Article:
Travelers over 12 years and four months must now be fully immunized to board a plane, train or ship in Canada.

The United States requires that anyone crossing a land, air, or sea border be fully immunized. People traveling there will need proof of a negative COVID test within one day of departure.

Canadian citizens and permanent residents no longer need proof of a test when returning from trips to the United States of less than 72 hours.

The hope is that other countries will accept provincial or territorial proof of vaccination.

People must be fully vaccinated and pre-approved to enter Canada. Due to the omicron variant, air travelers from all countries except the United States must take a COVID-19 test upon arrival and self-isolate until they get results.

There are other travel restrictions from a number of African countries due to the omicron.


Vaccines slow the spread of all variants of COVID-19 and go a long way in preventing deaths and hospitalizations, without offering full protection.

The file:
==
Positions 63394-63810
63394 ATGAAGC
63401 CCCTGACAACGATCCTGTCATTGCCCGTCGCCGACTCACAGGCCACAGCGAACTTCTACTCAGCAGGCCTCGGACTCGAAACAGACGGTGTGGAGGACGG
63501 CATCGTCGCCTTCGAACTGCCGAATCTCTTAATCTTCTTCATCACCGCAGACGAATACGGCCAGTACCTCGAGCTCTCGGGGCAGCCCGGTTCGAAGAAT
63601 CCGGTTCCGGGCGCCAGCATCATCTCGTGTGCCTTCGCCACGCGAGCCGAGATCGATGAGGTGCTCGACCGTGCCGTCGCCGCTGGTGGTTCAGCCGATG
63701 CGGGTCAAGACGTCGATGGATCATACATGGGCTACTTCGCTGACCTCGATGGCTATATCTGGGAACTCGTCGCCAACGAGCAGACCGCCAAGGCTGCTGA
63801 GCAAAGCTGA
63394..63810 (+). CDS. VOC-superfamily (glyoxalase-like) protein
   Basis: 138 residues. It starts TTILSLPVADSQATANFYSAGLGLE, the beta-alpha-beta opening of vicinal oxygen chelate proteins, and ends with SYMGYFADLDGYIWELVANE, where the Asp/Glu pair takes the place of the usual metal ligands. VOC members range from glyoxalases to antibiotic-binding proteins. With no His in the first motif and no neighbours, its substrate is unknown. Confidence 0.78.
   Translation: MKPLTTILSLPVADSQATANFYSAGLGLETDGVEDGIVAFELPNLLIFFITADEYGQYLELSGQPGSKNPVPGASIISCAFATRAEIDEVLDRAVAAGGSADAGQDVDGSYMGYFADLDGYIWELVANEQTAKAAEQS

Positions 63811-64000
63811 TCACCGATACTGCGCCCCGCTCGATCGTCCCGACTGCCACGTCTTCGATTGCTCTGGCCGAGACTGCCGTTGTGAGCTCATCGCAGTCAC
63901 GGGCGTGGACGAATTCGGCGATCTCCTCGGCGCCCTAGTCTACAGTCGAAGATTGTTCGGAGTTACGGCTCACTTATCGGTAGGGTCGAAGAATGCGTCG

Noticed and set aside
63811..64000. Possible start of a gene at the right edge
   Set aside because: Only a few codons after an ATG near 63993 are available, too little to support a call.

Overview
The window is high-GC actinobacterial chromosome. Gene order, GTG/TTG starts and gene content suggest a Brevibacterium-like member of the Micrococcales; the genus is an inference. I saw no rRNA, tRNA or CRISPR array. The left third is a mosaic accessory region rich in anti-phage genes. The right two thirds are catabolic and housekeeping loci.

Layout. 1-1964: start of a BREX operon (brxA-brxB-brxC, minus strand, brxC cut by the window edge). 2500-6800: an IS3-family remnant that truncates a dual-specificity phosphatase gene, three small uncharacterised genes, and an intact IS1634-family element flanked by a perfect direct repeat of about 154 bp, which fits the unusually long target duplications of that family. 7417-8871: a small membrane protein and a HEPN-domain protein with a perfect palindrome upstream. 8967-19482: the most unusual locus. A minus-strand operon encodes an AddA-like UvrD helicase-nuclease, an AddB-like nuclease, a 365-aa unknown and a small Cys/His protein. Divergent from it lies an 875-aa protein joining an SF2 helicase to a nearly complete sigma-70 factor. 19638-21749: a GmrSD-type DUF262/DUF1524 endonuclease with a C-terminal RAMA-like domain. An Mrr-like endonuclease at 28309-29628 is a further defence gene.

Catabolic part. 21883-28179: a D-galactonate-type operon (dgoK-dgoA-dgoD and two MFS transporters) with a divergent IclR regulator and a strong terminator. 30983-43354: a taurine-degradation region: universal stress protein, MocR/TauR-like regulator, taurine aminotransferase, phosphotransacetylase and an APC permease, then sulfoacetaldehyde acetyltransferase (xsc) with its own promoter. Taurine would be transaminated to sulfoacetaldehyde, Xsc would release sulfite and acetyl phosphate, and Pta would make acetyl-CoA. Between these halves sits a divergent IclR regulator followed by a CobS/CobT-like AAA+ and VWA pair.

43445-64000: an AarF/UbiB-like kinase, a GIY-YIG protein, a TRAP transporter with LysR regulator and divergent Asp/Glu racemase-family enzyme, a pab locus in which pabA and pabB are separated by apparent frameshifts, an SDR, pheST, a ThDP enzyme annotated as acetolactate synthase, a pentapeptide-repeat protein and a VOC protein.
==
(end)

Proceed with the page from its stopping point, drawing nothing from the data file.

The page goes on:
Four COVID-19 vaccines have been found to be safe and approved in Canada, with some age restrictions.

Health Canada has approved Pfizer-BioNTech’s vaccine for children as young as five years old. Doses for children five to 11 years old will be given at least eight weeks apart in the two local provinces.

Ontario’s next third expansion arrives Monday morning for people in their 50s and 60s; Quebec enlarged it in early December and plans to lower its age in January.

More than 3.8 million first, second and third doses of COVID-19 vaccine have been administered in the greater Ottawa-Gatineau region, which has a population of approximately 2.3 million.